Peter Frampton

Wind of Change, Frampton's Camel, Something's Happening, Frampton, and I'm in You (A&M)

Peter Frampton

Wind of Change (A&M)

Peter Frampton

Frampton's Camel (A&M)

Peter Frampton

Something's Happening (A&M)

Peter Frampton

Frampton (A&M)

Peter Frampton

I'm in You (A&M)

Peter Frampton reissues? Don't laugh. You're the one with the Farrah-feathered hair and coke-dealer's-girlfriend sunglasses. So why not see just how committed to this Seventies fashion premise you are? While he was never the technical monster that, say, Steve Howe was and never had the stature of Eric Clapton or Jimmy Page, Frampton was (is?) a pretty decent player. Plus, didn't every other person on planet Earth pick up a copy of Frampton Comes Alive? There has to be a reason, and the drugs couldn't haven been that good back then. Too bad, then, that A&M went the cheap route. No additional liner notes, no bonus tracks, no nothing save for a credit to the catalog's reissue supervisor, and a note on the original release date. Seeing as Frampton made them millions, they could have been a little magnanimous and spent some of it here, although it's not like the pre-Comes Alive albums burned up the charts. For instance, the less said about 1972's Winds of Change, the better. It's sluggish and unsure. However, if you've ever wanted to decipher the lyrics to the Stones' "Jumpin' Jack Flash," it could come in handy. The following year's Frampton's Camel is a different animal altogether (sorry). With staples like "Lines on My Face" and "Do You Feel Like We Do," it's more than tolerable, and somewhat surprisingly, sounds remarkably undated 25-plus years later, "All Night Long" holding up as a good example of Frampton's pop-rock songcraft. Of course it also contains bloated crap like the operatic "I Believe (When I Fall in Love With You It Will Be Forever)." Frampton's next studio album, Something's Happening, is perhaps the best of the lot, if for no other reason than it sounds like the handiwork of someone in the midst of being smitten with Jeff Beck's Blow by Blow. Here, Frampton's leads are sharp, his phrasing tasteful, and his tones both warm and piercing. Kind of gives you more reason to appreciate Frampton when you realize Something's Happening actually predates Beck's classic album by a year. Moreover, with the likes of "Doobie Wah" and "I Want to Go to the Sun," it's full of loose and confident performances from start to finish, with "Waterfall" as the only throwaway. Near-perfect stuff for cuddling up with your favorite bong. The self-titled follow-up, Frampton, is a lesser mimicking of its predecessor. Known for spawning the AOR hits "Baby, I Love Your Way," and "Show Me the Way," Frampton's gems are actually the album cuts like "Fanfare," "Nowhere's Too Far (For My Baby)," and the Montrose "Rock Candy" rip-off, "(I'll Give You) Money." While it's a little flat in spots, it's not hard to see how Frampton would go from this to the spirited (even if elongated) performances that made his next album, Frampton Comes Alive, such a phenomenon. Throw in a little more of the talk box, knock it up a notch for the crowd, and boom, you've sold more records than the credit bureau. With the post-Comes Alive! effort I'm in You, Frampton goes full-circle -- that is, back to bad. It sounds like the work of suits wanting to produce hits from their new golden boy. Save "Won't You Be My Friend," most everything else clocks in at a radio-friendly pace of under four minutes. Hear the wimpy "Beth"-esque piano of the title track ("Hey, it worked for KISS!"), see the teen-idol treatment of the cover photo, and that's about all you need to get the full feeling of the album's dullness. If you make it to the album's wretched closer, Stevie Wonder's "Signed, Sealed, Delivered (I'm Yours)," then God love you, as you have earned the right to sport that Star Wars iron-on decal T-shirt while cruising in your Good Times van.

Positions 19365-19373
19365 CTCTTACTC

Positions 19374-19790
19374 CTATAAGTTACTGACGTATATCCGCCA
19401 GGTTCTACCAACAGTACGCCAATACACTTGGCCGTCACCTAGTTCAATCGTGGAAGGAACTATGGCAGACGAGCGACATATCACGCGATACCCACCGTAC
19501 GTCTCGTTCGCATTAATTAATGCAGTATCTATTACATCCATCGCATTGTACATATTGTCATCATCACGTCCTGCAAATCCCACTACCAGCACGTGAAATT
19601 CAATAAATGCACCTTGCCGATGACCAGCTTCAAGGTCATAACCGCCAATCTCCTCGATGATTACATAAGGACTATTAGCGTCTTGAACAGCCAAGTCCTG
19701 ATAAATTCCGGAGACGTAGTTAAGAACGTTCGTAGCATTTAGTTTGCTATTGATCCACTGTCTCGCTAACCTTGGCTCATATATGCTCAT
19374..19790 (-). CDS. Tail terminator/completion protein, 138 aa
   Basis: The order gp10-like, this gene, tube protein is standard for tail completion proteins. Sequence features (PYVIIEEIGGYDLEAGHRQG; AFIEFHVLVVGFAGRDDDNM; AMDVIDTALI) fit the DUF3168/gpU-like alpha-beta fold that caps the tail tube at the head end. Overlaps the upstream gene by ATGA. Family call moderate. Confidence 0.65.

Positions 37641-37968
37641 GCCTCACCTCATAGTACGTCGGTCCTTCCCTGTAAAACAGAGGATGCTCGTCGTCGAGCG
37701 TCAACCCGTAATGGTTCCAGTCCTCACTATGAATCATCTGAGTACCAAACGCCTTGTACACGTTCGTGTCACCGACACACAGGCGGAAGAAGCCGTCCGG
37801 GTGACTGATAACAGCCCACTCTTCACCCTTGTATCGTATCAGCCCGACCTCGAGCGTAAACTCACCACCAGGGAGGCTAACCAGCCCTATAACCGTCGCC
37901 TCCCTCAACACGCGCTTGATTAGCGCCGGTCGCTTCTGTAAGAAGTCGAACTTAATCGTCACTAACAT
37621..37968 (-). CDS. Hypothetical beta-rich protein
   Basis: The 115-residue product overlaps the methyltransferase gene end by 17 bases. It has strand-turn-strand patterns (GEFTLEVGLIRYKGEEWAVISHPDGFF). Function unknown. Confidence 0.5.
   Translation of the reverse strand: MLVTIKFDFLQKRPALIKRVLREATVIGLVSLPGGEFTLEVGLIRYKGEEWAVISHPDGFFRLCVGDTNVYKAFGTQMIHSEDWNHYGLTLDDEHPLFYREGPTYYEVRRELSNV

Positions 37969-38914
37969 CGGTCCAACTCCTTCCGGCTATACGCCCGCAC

(Wind of Change) *.5

(Frampton's Camel) **.5

(Something's Happening) ***.5

(Frampton) ***

(I'm in You) *.5

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